General Characteristics of Fungi
- Fungi are cosmopolitan in distribution and can occur in any habitat where life is possible. Some fungi occur in fresh or marine water, some are terrestrial and still others are air borne. Many species are parasitic that , infects plants, animals and human beings.
- The body of fungi typically consists of branched and filamentous hyphae, which forms a net-like structure that is known as mycelium.
- The hyphae are aseptate and coenocytic (as in Phycomycetes) or septate and uni-, bi- or multinucleate (as in Ascomycetes, Basidiomycetes and Deuteromycetes).
- The septa usually have simple pores but in Basidiomycetes septa with dolipore occur. On both the sides of the dolipore, a double membranous structure – septal pore cap or parenthosome occurs. These septal pores form a valve like structure.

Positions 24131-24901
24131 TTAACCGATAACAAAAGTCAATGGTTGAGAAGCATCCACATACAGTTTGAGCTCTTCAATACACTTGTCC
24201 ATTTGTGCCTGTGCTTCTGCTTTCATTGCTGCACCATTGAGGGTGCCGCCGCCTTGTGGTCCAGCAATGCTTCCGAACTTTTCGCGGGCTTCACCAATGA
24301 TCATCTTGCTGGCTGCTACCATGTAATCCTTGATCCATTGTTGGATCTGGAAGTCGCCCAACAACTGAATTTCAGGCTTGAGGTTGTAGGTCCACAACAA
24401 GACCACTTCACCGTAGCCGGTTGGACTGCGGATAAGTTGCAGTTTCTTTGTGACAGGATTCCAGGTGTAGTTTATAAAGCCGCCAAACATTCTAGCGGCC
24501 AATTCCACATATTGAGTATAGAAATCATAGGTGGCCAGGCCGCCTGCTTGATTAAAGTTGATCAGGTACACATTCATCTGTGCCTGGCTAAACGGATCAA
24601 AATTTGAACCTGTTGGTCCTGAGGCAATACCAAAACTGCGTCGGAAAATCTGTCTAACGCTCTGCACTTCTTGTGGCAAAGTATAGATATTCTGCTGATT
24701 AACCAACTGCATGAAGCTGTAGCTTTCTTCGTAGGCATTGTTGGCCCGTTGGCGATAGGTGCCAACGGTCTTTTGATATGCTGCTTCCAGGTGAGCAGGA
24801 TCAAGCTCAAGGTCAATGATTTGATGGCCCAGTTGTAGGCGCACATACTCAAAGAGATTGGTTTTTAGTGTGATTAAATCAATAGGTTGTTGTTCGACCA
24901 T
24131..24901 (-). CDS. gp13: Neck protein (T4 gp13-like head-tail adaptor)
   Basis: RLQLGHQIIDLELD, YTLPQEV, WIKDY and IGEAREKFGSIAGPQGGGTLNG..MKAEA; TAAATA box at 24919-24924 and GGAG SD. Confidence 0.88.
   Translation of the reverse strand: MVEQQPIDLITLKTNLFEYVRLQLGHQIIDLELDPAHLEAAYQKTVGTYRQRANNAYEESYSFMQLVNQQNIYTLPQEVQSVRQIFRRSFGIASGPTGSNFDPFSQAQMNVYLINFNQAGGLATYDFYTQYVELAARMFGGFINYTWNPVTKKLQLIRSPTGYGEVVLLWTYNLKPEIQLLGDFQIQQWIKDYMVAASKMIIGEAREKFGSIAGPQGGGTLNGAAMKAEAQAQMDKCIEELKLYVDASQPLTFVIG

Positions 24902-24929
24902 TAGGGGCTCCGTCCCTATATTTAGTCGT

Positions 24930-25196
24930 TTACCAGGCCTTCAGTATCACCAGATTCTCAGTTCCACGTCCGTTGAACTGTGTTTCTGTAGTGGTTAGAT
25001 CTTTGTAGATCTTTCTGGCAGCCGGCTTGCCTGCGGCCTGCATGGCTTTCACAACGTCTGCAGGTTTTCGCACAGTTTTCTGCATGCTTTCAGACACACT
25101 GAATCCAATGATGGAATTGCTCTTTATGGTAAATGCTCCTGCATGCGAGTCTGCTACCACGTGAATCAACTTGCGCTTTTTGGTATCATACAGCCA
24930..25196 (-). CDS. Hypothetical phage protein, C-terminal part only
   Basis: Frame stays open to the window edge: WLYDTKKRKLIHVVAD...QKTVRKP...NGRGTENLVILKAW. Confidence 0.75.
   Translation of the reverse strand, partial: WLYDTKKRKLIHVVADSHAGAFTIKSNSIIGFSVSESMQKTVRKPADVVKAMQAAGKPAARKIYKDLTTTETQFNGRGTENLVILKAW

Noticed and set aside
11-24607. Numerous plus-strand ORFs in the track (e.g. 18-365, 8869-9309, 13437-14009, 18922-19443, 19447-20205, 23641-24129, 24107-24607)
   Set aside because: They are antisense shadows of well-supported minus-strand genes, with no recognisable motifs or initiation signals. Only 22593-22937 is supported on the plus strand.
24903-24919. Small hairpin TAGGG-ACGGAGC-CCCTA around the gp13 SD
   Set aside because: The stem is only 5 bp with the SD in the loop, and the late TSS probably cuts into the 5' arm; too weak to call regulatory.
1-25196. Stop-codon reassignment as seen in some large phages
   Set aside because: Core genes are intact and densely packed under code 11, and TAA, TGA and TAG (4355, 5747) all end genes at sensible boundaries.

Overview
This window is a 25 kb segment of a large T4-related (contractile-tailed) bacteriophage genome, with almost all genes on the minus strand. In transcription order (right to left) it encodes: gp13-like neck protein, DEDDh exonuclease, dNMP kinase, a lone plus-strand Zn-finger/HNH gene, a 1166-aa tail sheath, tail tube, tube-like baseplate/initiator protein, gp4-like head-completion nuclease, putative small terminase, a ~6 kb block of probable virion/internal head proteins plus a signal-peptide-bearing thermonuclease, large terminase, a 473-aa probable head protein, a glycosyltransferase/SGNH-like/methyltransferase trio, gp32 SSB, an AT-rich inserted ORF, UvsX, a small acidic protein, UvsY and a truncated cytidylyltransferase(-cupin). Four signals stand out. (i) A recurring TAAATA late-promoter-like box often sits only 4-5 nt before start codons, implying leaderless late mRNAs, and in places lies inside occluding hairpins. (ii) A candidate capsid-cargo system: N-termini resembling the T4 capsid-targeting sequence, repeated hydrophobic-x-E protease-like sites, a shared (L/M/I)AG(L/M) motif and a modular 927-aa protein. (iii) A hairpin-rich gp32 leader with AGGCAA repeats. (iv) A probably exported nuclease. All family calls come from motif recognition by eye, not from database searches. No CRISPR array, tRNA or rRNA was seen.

- With the exception of slime inolds, the protoplast remains surrounded by a distinct cell well. The main component of the cell wall is the fungal cellulose, also known as chitin. In some lower fungi (e.g. members of Oomycetes), the cell wall is composed of cellulose and glucan.
- The hyphae contain colourless and vacuolated cytoplasm. Besides endoplasmic reticulum, mitochondria and Golgi bodies, many non-living substances, like reserve food also occur in the cytoplasm.
- Fungi are entirely devoid of chlorophyll, but carotenoids are normally present.
- The hyphae are homo-or heterokaryotic, haploid, dikaryotic or diploid (diploid phase is usually ephemeral).
- The higher fungi (Ascomycetes, Basidiomycetes and Deuteromycetes) are immotile, i.e., motile cells do not occur in their life-cycle at any stage. But in lower fungi (Phycomycetes) the reproductive cells (gametes and asexual zoospores) are uni-or biflagellate.